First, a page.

follows that P+Y=C. Therefore, since P+X+Y+Z = π, we conclude that
P = ½(A+B+C - π).
This swift, elegant proof amounts to little
more than a threefold application of the lemma. The
lemma gives P+X = B and P+Z = A. Since antipodal
triangles are congruent (TP 26 notes, Claim 3), they
cover the same fraction of the sphere’s surface, and
thus have the same size. Hence, the lemma gives
P+Y = C.
Summing the left and right-hand sides of the
three equations yields
2P + (P+X+Y+Z) = A+B+C.
A glance at the figure reveals that the expression in parentheses represents the size of one
hemisphere: π. Making this substitution and solving for P yields P = ½ (A+B+C - π).
By Claim 2 in the TP 26 notes, A, B, and C measure not only the angles of spherical
triangle ABC, but also the dihedral angles between the three planes that comprise the
trihedral angle at D. Thus, we have proved the theorem.
TP 27 Rephrased as a Theorem about Spherical Triangles
Every trihedral angle that we shall meet in The Theory of Parallels will have its vertex at
a sphere’s center. Happily, we can rephrase TP 27 in a form specifically suited to this
circumstance, since we may easily relate the trihedral angle and its three dihedral angles
to features of the triangle it subtends upon the sphere’s surface.
First, the trihedral angle’s measure equals the size of the spherical triangle.
Next, since the dihedral angles measure as the spherical triangle’s angles (TP 26
Notes, Claim 2), we may replace the sum of the dihedral angles equals by the angle sum
of the spherical triangle.
After making these two replacements, Lobachevski’s statement of TP 27
(“A trihedral angle equals half the sum of its dihedral angles minus a right
angle”) becomes the following statement about spherical triangles:
Size = ½ (Angle Sum) - π/2.
Or equivalently,
Size = ½(Angle Sum - π).
Finally, if we call the quantity in parentheses the angular excess of the spherical
triangle (the amount by which its angle sum exceeds π), we obtain our desired
relationship, which we express formally in the following restatement.
Claim 1 (TP 27 Rephrased). In any spherical triangle, the following relation holds:
Size = ½ (Angular Excess).
From this reformulation of TP 27, an important consequence follows.
Claim 2. In both Euclidean and imaginary geometry, every spherical triangle has angle sum
greater than π.
Proof. Since a spherical triangle’s size is a positive number, the preceding equation implies that
its angular excess must also be positive. (Note that the equation holds in both geometries since
TP 27 is a neutral result.) Thus, its angle sum must exceed π, as claimed.
A Theorem So Nice, He Proved It Twice
It is also possible to reach this conclusion by another method, based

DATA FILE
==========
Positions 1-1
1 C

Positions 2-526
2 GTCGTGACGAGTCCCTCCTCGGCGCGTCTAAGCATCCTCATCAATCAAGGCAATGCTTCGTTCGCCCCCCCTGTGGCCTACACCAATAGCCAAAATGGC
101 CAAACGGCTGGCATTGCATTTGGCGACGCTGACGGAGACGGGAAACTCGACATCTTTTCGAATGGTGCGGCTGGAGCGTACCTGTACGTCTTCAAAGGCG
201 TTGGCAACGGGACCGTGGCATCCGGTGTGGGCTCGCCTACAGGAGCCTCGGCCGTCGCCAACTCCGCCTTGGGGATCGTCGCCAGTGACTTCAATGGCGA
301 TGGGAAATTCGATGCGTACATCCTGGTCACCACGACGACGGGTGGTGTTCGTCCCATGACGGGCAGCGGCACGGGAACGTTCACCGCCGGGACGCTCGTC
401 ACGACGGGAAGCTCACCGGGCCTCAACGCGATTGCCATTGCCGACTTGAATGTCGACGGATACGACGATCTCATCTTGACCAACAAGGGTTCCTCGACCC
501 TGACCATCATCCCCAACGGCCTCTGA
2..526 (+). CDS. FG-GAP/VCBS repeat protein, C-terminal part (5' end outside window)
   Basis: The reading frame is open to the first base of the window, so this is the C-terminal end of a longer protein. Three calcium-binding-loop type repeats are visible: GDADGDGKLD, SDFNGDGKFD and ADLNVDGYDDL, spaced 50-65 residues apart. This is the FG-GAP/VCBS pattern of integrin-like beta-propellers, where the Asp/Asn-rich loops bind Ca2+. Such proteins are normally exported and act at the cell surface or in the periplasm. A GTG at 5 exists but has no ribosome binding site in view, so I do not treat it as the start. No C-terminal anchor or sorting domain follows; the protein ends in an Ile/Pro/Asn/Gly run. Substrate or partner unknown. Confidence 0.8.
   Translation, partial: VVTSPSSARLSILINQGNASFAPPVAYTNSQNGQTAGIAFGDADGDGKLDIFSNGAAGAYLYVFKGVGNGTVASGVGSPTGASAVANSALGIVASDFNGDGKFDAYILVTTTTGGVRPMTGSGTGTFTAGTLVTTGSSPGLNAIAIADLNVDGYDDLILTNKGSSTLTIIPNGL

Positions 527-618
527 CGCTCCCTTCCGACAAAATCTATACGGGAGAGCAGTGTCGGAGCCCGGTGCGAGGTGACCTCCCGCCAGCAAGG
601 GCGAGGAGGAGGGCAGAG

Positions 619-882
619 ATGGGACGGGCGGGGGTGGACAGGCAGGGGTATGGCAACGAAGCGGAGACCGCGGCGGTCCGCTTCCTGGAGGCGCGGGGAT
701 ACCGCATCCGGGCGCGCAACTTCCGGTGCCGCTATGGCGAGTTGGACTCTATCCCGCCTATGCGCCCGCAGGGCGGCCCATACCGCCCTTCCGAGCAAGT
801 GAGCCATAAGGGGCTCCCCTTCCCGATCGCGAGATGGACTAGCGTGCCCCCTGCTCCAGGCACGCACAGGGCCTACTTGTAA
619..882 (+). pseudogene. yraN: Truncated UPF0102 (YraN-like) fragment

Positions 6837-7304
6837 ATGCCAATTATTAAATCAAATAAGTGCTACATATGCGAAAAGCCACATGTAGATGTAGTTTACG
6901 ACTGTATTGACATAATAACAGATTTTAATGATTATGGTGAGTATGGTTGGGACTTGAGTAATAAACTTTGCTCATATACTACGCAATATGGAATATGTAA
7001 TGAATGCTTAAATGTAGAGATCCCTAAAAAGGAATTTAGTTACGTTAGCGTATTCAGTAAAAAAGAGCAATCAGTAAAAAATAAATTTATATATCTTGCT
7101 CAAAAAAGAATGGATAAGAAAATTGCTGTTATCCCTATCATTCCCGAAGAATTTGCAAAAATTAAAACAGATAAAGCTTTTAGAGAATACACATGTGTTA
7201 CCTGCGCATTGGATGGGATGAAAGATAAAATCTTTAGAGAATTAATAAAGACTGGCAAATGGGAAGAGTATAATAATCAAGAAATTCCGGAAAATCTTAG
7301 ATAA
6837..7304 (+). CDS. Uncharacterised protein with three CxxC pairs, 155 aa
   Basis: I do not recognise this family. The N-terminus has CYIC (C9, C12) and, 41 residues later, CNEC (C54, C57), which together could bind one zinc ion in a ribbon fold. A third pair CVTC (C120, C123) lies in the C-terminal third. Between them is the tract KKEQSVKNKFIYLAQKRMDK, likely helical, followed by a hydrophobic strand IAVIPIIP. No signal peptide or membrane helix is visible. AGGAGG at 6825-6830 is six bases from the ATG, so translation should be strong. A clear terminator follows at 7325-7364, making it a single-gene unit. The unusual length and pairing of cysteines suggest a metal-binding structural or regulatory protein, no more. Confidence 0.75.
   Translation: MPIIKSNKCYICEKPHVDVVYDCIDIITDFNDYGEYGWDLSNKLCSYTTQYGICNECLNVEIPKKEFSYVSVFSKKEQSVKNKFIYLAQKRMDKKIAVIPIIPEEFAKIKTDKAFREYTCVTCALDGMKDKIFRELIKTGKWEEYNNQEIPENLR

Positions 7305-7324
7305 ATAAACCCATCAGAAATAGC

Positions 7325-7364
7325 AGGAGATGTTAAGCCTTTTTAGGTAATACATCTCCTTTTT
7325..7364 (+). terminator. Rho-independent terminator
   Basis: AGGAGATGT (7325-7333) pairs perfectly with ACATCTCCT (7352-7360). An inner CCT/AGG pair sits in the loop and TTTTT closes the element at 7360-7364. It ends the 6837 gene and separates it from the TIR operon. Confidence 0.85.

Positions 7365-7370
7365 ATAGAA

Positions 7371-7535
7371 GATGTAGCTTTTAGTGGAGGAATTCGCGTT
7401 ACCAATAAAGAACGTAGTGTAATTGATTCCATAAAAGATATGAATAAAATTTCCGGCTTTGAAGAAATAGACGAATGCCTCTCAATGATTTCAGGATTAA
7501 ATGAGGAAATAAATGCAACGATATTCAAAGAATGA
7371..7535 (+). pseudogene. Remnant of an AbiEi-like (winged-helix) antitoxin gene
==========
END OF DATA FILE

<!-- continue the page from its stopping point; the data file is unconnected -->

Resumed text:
directly upon the postulate on equivalence of areas given above [TP 26].
Curiously, Lobachevski gave two proofs of TP 27. His first proof, which we have
just seen, resembles a sleight of hand magic trick; he diverts our attention from ABC
with three auxiliary triangles, and craftily extracts his formula while our eyes are
elsewhere. If his first proof is magical, his second is economical. It requires less
machinery, as it eschews theorem TP 26 altogether. Moreover, the first proof produces
quite a bit of “waste” (the three auxiliary triangles); the second produces none: by
repeatedly remolding the same material, it produces the theorem’s conclusion from its
premise in a strikingly direct fashion.
Like the first, the second proof begins with the spherical triangle ABC that an
arbitrary trihedral angle subtends. Lobachevski will show that the triangle’s size (and
hence the trihedral angle's measure) is equal to half its angular excess. To accomplish
this, he cuts the triangle into pieces, and rearranges them to form a spherical Saccheri
quadrilateral. He then dissects the quadrilateral as well, and from its pieces, he constructs
a spherical lune, whose size can be shown to equal half the original triangle’s angular
excess. By Lobachevski’s postulate on equality of areas (introduced in TP 26), the size of
the original triangle must also equal half the original triangle’s angular excess. Q.E.D.
Naturally, the devil is in the details.
Efficient though the second proof is, one cannot help but wonder why
Lobachevski felt the need to include it. Despite its theoretical simplicity of means, it
contains details that cry out for verifications of their own (only some of which
Lobachevski provides), making it considerably longer than the first proof, at least on the
printed page. Since it can be omitted without damaging the logical flow of the Theory of